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There’s one essential fact that we should begin with: a component’s desaturation will not affect the structural capacity of your structure. Now, is pipe color important for color coding in your business? Do you plan on moving structures outside? If so, then you should be aware that specific Flexpipe colors have better UV resistance than others.
We sent out some Flexpipe tubes and joints to Micom Laboratories to test out the resistance of their coatings to 1000 hours of UV exposition. The test was done in a Weather-Ometer – device measuring controlled ventilation under the influence of light, oxidation, and moisture – with the following conditions: ASTM D2565 cycle 1. Check out the results below to see the Flexpipe parts that have the best resistance to UV. Also, you’ll learn about specific situations where you want to be extra careful when choosing a color.
WARNING! The colors you’re about to see aren’t an exact match of those on Flexpipe pipes and joints. They were selected from images sent to us by Micom Laboratories in the same conditions as those mentioned previously. The purpose of these images is to show you the change in color rather than the colors themselves.
Both the black and nickel-plated joints we got back from the test showed no apparent change in color, which is why there is no image provided. It’s worth mentioning, though, that the black coating joints did lose some of their glossy finish. Since we performed these tests, we have changed our nickel coating for chrome. Since the chrome plating process is the same as the previous nickel plating, only with an additional chromium-plating step, we can estimate that the result is very similar.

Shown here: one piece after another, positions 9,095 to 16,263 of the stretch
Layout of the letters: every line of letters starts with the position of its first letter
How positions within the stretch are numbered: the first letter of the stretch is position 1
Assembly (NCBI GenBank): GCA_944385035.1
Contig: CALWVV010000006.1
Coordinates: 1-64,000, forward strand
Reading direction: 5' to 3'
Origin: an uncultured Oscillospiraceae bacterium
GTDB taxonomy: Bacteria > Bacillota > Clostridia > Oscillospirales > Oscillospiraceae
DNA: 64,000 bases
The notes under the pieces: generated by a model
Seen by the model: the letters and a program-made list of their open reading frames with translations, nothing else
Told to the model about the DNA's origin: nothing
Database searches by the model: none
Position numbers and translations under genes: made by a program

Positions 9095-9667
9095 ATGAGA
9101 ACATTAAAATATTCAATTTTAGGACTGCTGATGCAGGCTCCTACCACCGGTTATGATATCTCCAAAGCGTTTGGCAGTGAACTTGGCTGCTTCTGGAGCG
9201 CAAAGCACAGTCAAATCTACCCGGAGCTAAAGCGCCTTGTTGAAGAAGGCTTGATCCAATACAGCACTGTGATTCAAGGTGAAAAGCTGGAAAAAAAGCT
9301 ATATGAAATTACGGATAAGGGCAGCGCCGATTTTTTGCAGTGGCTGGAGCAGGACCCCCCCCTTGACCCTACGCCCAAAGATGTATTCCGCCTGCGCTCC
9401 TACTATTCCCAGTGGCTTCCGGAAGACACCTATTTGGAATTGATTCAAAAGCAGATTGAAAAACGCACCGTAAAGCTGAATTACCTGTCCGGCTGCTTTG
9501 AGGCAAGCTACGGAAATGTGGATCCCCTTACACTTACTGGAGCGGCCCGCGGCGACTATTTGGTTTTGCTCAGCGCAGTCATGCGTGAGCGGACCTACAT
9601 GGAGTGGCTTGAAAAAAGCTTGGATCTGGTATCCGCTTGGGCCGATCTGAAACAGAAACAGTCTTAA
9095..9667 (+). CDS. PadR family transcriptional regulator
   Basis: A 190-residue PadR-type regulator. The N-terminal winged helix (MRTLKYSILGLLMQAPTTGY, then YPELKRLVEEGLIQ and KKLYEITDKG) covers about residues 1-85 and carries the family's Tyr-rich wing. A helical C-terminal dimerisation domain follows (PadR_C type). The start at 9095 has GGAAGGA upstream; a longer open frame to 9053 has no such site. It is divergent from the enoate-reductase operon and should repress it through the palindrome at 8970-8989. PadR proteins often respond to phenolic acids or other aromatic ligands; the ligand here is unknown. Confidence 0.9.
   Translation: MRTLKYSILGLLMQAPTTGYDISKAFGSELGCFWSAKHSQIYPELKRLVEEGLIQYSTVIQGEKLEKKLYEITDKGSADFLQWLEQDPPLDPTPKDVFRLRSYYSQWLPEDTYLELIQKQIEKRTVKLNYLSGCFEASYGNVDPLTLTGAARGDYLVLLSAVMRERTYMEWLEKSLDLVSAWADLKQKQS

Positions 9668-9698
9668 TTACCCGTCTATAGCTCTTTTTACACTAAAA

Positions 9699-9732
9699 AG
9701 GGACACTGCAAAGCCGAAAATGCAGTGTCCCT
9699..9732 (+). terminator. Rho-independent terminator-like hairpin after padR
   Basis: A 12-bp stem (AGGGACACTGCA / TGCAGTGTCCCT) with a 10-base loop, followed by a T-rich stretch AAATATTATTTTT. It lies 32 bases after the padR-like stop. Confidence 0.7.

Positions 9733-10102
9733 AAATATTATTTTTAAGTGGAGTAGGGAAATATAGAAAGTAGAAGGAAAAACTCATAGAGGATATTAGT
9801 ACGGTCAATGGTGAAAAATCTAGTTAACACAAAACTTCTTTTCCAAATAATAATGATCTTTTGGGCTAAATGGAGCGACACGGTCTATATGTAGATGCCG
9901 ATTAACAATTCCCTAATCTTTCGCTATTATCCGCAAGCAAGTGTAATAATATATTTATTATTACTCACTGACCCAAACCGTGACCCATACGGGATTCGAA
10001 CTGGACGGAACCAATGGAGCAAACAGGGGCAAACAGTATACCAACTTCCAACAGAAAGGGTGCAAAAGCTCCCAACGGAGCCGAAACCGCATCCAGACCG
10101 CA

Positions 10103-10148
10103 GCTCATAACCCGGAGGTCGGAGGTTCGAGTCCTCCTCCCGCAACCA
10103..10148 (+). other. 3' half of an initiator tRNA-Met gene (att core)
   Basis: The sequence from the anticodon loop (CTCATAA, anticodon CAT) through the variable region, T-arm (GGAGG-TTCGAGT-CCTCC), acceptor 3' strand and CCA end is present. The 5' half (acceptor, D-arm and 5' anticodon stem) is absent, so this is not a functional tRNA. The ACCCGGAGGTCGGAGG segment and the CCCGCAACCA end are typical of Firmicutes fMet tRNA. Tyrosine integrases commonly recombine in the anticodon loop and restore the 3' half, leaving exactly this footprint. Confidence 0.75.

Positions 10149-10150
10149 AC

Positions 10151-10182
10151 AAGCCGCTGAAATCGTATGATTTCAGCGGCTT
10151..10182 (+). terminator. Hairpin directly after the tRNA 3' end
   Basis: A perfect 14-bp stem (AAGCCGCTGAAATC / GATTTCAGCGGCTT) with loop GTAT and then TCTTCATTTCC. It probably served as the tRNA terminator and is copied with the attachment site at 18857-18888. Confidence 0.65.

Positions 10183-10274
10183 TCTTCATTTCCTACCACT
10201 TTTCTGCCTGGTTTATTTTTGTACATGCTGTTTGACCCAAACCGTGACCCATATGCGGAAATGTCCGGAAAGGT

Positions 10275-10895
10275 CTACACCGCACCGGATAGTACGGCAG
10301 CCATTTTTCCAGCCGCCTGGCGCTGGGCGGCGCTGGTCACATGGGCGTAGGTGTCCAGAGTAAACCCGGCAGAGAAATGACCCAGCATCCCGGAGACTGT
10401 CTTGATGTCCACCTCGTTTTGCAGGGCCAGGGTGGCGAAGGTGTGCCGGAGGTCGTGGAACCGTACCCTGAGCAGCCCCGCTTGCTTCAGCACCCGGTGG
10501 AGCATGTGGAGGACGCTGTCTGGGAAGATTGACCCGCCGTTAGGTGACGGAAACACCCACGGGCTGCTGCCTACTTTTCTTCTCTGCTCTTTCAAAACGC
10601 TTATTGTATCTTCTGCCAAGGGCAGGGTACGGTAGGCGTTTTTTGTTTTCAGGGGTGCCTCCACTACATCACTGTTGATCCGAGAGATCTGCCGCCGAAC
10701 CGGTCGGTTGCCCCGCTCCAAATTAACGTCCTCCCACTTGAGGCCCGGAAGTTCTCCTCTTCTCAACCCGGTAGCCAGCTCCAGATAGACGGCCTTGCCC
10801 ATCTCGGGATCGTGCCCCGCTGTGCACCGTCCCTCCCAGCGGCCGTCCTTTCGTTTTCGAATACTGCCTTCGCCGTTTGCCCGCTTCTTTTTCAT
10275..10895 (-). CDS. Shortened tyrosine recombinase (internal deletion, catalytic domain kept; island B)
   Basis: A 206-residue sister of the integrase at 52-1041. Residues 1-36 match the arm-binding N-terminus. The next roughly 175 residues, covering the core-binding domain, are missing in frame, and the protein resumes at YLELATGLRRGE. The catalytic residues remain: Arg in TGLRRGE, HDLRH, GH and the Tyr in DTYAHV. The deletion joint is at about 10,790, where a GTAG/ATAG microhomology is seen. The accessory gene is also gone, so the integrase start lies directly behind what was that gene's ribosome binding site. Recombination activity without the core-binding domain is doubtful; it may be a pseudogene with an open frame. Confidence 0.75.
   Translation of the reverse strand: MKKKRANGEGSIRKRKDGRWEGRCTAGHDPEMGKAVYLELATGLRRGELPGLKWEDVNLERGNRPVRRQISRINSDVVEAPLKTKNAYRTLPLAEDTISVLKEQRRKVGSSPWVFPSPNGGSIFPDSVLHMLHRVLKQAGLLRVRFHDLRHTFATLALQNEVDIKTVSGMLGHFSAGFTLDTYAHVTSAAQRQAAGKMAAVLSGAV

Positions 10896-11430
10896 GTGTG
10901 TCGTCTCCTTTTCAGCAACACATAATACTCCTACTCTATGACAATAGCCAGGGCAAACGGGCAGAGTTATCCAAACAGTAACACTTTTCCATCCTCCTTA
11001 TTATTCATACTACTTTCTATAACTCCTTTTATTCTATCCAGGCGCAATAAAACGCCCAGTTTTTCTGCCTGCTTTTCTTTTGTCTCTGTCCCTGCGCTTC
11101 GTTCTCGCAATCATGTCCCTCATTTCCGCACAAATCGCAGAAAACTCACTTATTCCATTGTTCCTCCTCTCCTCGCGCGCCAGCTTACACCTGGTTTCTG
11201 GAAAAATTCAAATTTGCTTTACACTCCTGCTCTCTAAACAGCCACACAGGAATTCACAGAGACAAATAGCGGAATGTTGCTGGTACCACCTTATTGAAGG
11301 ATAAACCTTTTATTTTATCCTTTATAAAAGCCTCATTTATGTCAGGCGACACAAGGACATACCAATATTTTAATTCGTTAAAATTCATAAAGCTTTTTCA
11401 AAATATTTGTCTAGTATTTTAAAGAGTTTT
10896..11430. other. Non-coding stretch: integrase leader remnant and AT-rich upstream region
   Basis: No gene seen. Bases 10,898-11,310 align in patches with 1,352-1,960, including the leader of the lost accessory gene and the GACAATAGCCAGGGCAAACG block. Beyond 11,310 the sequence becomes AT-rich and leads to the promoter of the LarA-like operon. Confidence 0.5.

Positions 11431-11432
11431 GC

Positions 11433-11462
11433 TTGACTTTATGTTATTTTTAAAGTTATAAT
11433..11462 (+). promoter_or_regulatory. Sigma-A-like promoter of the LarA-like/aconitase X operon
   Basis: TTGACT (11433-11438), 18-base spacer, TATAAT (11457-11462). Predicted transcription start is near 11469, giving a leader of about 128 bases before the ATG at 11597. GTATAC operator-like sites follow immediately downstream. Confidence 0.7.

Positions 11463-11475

As you can see, the blue pipe color changed slightly during the test. We consider the blue pipes to have good resistance to UV. Furthermore, an experiment with the blue pipe outside Flexpipe’s facility demonstrated no more significant change than what is shown below after multiple years of exposure to outdoor elements.
Black pipes are probably one of the most UV resistant parts of the Flexpipe system. We consider these pipes to be highly resistant to UV exposure.
A small difference can be observed on gray pipes after UV exposition. However, the difference is small enough to consider Flexpipe’s gray to have good resistance to UV rays.
Since these colors were selected from a photo taken without perfect light conditions, the white pipes look a little gray. As you can expect, this shade is desaturated as an absolute white would be the absence of color. In this case, we can see a slight desaturation when exposing the pipes to UV rays. Therefore, we consider white pipes to have good UV resistance.
Yellow pipes have shown little to no change at all during the Weather-Ometer test. We consider the yellow pipe to be highly resistant to UV rays.
You’ll want to avoid using orange pipes if your structure will be used outdoors and if the stability of its color matters. We were surprised to see how close the orange matched the yellow pipe’s tone after the test. We consider this color to have a low resistance to UV exposure.
The red pipes are by far the color that underwent the most drastic change. We recommend avoiding this color when creating structures that are meant to be used outside or located near large windows or doors. As a result, we consider the red pipes to have a meager resistance to UV exposure.
Flexpipe accessories and decking showed no significant change after being exposed to UV rays.
We hope that this information will prove to be helpful in your decision process. If you would like more information about Flexpipe parts’ UV resistance, contact us to get the complete Micom Laboratories to report with all the data.
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